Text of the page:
In 2001, when large numbers of red spruce trees began dying atop Mt. Mitchell in western North Carolina, U.S Forest Service researchers stepped in to investigate. During the four years before the researchers’ arrival, unusual drought and abnormally high air temperatures combined with acid rain pollution and a rare outbreak of southern pine beetles to wreak havoc in those forests covering the tallest peak in the eastern United States.
Some red spruce trees survived through it all, providing a unique opportunity for the researchers to examine the differences between the live and the dead trees. As the significance of these differences became clear, the researchers formulated an idea that could redefine forest health and management in a world with increasing climate variability.
The researchers measured physical, chemical, and atmospheric characteristics to uncover variations between Mt. Mitchell’s unhealthy or “chronically stressed” red spruce trees—the slow-growing ones on drier sites with poor soils—and the previously healthy or “non-chronically stressed” trees. Some of the chronically stressed trees had died during the onslaught of threats between 1996 and 2000, but, overall, their survival rates surpassed those of their non-chronically stressed counterparts.
The researchers believe that the loss of the weakest chronically stressed trees may have reduced competition for water and enabled other similar trees to survive the drought and beetle attacks, while non-chronically stressed trees continued to compete for resources before they died. Researchers used these results as a case study published in the journal New Forests that explores the concept of inverse resilience—the possibility that trees growing under conditions of chronic, or long-term, environmental stress might better withstand acute, or short term, environmental disturbances and threats. Researchers have coined this scenario “The Age of the Mediocre Forest” to describe the endurance of less productive, yet potentially more resilient, chronically stressed trees.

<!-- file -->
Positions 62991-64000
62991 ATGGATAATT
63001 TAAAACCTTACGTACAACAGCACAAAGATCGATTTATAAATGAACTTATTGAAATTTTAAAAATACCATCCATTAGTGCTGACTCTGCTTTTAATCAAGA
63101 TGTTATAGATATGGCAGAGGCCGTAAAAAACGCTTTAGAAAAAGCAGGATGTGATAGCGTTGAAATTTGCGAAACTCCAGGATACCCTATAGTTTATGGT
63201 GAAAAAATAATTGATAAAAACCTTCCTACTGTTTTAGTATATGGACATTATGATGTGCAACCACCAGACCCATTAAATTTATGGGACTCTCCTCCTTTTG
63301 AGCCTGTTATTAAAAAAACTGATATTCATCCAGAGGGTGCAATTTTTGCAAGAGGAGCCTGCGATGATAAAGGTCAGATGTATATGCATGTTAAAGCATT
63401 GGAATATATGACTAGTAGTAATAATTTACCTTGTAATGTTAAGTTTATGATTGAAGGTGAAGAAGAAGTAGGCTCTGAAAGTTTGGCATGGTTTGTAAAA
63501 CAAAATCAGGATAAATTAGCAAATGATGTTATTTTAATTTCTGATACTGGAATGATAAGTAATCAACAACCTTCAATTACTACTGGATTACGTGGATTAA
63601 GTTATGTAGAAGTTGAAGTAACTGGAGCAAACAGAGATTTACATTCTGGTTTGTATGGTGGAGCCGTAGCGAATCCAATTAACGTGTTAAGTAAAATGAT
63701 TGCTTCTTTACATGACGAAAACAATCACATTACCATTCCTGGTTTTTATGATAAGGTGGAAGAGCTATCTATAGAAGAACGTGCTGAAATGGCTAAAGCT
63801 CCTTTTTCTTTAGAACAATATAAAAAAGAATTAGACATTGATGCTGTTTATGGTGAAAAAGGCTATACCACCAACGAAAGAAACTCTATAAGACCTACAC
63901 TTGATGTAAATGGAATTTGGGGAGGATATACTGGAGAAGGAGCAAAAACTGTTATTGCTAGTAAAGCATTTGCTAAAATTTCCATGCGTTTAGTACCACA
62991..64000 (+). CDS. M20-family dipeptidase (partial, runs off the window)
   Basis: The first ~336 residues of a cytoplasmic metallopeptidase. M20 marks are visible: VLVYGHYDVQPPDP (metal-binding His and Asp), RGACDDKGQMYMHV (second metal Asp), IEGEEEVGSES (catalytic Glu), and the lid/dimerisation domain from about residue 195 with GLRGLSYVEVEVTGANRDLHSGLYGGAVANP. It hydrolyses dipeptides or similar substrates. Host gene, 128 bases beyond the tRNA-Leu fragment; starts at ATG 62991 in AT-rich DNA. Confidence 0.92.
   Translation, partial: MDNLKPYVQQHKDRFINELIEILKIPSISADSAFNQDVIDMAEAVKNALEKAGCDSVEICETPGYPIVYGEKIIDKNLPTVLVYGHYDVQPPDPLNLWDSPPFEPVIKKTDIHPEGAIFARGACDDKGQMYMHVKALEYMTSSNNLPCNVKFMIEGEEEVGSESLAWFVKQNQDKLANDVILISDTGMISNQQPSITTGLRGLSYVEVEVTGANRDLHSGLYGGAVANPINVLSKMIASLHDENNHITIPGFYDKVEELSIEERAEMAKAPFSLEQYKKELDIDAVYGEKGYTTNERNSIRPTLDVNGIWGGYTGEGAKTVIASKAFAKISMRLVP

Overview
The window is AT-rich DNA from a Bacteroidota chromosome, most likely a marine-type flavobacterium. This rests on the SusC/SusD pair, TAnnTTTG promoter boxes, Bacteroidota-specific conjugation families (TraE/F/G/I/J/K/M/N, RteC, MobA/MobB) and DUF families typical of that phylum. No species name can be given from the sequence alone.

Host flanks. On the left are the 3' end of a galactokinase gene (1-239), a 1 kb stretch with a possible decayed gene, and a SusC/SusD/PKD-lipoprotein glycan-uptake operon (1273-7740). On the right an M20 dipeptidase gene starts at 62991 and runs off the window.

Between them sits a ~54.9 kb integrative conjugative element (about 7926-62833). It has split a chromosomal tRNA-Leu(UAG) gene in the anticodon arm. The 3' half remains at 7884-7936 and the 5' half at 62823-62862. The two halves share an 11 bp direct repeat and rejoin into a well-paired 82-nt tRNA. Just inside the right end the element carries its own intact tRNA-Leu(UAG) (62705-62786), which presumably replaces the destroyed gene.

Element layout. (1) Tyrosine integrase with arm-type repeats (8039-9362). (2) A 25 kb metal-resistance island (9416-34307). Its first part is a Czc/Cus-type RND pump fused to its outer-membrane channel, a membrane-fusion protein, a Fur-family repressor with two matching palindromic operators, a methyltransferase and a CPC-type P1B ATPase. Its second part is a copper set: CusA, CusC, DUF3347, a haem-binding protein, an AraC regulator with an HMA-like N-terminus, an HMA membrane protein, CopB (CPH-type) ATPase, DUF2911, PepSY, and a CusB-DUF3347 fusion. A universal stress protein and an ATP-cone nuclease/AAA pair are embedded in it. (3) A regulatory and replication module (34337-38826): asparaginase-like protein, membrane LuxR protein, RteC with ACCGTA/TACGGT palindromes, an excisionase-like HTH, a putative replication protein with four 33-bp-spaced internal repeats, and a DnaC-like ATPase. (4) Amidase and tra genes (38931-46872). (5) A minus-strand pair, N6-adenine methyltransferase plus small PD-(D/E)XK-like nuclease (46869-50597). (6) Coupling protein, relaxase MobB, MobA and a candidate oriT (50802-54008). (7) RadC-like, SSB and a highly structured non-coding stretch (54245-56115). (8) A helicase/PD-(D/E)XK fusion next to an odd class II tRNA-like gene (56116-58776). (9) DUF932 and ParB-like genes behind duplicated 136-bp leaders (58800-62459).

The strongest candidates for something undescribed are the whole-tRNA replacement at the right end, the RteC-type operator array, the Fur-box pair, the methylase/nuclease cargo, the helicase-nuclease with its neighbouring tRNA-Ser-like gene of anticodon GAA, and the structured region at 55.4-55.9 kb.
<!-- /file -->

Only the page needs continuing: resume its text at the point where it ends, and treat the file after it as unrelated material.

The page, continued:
“Traditionally, forests comprised of large, full-crowned, fast-growing trees with minimal insect and disease damage were considered the model of forest health, and our expectations of how trees will respond to changing climatic conditions have been based on historic observations of individual tree and forest responses to stress,” says Steve McNulty, a research ecologist with the Eastern Forest Environmental Threat Assessment Center and the article’s lead author. “Our paper raises the central question of whether or not trees and ecosystems will continue to respond to ongoing or temporary environmental stresses in the same manner when faced with more extreme climate variability.”
The Mt. Mitchell case study highlights an extreme example of a forest under stress, so additional research is needed to explore and further develop the “mediocre forest” hypothesis. However, forest managers should take note: “If the ‘mediocre forest’ scenario is correct, management strategies will need to evolve to reduce mortality in traditionally healthy forests during periods of acute stress,” says Eastern Threat Center biological scientist Johnny Boggs. “Regardless of how common or how severe future stress and disturbances become, forest science will need to play a prominent role to inform management practices for adapting to these changes.”
For more information, contact Steve McNulty at firstname.lastname@example.org.